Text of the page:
Scan Mine Blog

An ongoing series of informational entries

Preparing for your appointment

December 31, 2018

Before the mobile office arrives:


1. Gather all your photographs that are to be scanned.  Be sure to include all the albums, loose photos, photos in baby books and yearbooks, framed and unframed.

2. Remove photographs from albums and frames. Hint: Take photos of your pages prior to removing the photos so you can put them back as they were. If you put a small number on the back in the bottom corner they can be put back in order after scanning.  The more organized you are the smoother and the more cost effective the process.

3. If the photos are dirty,  moldy, stained or sticky, special steps need to be taken.

    Are you going to clean them?  See my blog on cleaning photos.

    If I am going to clean them, my hourly rate applies.  

4. Determine whether your photos will all be scanned into one electronic file (fastest) to be sorted later by you or if you want several different files utilized at time of scanning (this slows the project).

     a) If you want more than one file, determine what names you want for the files       and write them down or email them to [email protected] such as:

     Conrad Family Photos, Griffis Family Photos, 1960s, 1970s, 1980, Grandpa           John, Granny Lee etc.

     b) Keep in mind that electronic files are extremely easy to sort and sorting the 

     pictures after they are scanned will save money. 

5. Sort the photos:

    a) First by chosen file names

    b) Then by size (largest to smallest)

    c) Polaroids can be scanned but due to thickness must not be mixed with other      photos

    c) Be prepared to give them to the Scan Technician in an organized manner.


If you take these steps your cost will be very reasonable.  

Scan  Mine is Regional

February 2, 2019

The following is a map that roughly lays out points that are approximately one hour or less from the base point of crossroads of SR63 and I74.  If in doubt, do not hesitate to call, text (765-585-3713) or email [email protected]:

How to Clean Photographs

February 4, 2019

     This photo is of one of my relatives stretching lace curtains for drying in the sunshine.  I have memories of helping my Grandmother Madeline do this very chore when we spring cleaned her house.  The purpose of this article is to help you walk down path of memories but sometimes those paths are strewn with dirt, mold, ink or unknown issues. 

     Some damage can be corrected and some cannot.  When we begin to preserve our photographic heritage we cannot expect every photograph to be in pristine condition.  Some families were lucky to even have a few photos to keep due to financial difficulties or other tragedies.  Some photographic collections have been lost to fire, flood, tornado, mud slides, hurricane, a three year old's creativity or other disaster.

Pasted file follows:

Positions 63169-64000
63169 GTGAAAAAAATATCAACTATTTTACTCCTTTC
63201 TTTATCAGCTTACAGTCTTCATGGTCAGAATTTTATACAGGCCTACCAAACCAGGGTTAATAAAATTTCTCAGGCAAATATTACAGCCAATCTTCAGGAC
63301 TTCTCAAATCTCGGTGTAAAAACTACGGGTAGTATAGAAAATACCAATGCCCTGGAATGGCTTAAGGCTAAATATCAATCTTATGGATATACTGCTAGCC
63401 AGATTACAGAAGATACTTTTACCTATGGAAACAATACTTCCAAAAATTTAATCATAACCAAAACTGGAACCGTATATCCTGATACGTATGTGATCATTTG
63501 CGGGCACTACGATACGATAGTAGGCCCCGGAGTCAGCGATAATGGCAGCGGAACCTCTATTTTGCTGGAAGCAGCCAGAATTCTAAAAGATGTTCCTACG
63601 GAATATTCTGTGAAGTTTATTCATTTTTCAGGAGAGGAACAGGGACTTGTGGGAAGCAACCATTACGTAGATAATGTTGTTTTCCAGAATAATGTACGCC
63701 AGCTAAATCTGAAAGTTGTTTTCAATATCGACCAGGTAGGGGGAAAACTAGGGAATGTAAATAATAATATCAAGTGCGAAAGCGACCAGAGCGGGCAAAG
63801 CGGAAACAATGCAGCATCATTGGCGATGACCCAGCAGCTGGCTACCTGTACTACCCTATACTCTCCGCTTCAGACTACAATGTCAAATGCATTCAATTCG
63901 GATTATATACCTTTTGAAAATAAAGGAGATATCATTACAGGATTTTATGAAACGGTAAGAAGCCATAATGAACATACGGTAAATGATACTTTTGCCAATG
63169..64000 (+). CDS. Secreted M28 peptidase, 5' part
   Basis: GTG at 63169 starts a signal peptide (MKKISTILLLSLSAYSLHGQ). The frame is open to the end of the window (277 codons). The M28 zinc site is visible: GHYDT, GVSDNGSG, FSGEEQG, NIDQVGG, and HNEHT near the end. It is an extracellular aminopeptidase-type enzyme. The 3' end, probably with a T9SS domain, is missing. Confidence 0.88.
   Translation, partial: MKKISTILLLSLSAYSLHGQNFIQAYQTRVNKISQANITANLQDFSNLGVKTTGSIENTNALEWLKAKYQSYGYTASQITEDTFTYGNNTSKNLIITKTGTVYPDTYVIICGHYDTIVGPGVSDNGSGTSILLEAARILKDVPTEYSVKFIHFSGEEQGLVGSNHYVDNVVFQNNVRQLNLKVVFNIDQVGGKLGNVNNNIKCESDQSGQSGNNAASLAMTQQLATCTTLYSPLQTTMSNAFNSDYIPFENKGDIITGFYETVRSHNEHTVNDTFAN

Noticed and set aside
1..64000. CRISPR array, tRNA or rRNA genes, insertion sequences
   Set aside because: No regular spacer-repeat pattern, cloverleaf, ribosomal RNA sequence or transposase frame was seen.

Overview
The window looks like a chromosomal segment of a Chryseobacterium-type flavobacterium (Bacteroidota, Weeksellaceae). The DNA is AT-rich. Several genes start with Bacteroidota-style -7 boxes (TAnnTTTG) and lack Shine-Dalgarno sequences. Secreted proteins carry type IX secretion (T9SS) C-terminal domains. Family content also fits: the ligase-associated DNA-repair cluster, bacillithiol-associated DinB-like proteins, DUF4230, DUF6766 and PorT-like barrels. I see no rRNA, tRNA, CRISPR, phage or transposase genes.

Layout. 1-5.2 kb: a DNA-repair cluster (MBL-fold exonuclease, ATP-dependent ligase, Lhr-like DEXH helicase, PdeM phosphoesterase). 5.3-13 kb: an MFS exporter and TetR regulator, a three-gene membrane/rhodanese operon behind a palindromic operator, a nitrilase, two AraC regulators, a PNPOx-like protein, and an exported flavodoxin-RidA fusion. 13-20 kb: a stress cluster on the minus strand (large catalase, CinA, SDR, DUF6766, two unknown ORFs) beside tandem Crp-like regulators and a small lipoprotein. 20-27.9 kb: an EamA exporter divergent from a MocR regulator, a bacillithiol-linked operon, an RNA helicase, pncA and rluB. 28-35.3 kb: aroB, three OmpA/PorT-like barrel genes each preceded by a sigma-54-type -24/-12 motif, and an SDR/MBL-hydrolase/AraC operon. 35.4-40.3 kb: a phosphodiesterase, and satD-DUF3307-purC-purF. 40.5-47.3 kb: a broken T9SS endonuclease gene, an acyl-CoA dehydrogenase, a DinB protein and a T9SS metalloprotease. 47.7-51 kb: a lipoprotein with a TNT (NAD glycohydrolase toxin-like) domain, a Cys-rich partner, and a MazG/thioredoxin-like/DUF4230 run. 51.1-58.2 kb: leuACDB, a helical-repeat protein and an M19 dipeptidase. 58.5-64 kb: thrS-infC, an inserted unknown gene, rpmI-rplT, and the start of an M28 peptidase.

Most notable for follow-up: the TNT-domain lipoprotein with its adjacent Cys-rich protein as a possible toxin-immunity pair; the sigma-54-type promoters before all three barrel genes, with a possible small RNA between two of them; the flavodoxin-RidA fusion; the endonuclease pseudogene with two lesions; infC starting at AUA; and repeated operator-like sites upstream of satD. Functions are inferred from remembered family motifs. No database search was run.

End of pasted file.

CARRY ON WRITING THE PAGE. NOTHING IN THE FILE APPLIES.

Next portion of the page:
When we salvaged my daughter's family photographs from their home fire, they had escaped flames but the fire departments hoses had drenched them.  We carefully separated them and hastily laid them through out my home to dry.  I have photos of our project to salvage their memories. We had no idea what we were doing.  It was quite a sight. We saved a lot of them.  Some framed family photos that were on the walls were lost.  We were truly grateful that everyone, including the pets, survived and the photographs lost were truly the least of their loss.  This terrible event made us so aware that our precious photos can be up in smoke in minutes.


   What to do if you have damaged or dirty photos to scan? 

  • Treat them gently, the goal is to not create additional damage.  If in doubt and the dirt is not loose, scan the photo first using a flatbed scanner and then attempt cleaning.  If the surface dirt or mold is loose, it can be further loosened using canned compressed air, then using a soft (camel hair) brush or microfiber cloth remove the debris.  Make sure the photo is secure prior to using compressed air.  When you use the microfiber cloth, do not apply pressure, excess dirt and debris can cause further scratches.  Remember always the goal is not to create additional damage. 
  • If the above procedures do not work you might want to use an emulsion fluid like PEC-12.  PEC-12 is a solvent that is flammable and must be used with adequate ventilation and gloves.  PEC-12 (https://photosol.com/products/pec-12/)  is designed to remove non-water based damages such as finger oils, grease pencil, tape residues, mildew, smoke, soot and most inks.  A little goes a long way.  Try a test area in a non-essential portion of the photo.  Follow the directions.  Again you should scan the photo prior to cleaning and maybe multiple times during the process.  The beauty of the scans is they can be deleted if everything goes well but are an insurance policy if something goes awry.  Of course you could always hire a professional and should if the photograph is considered fine art or one of a kind.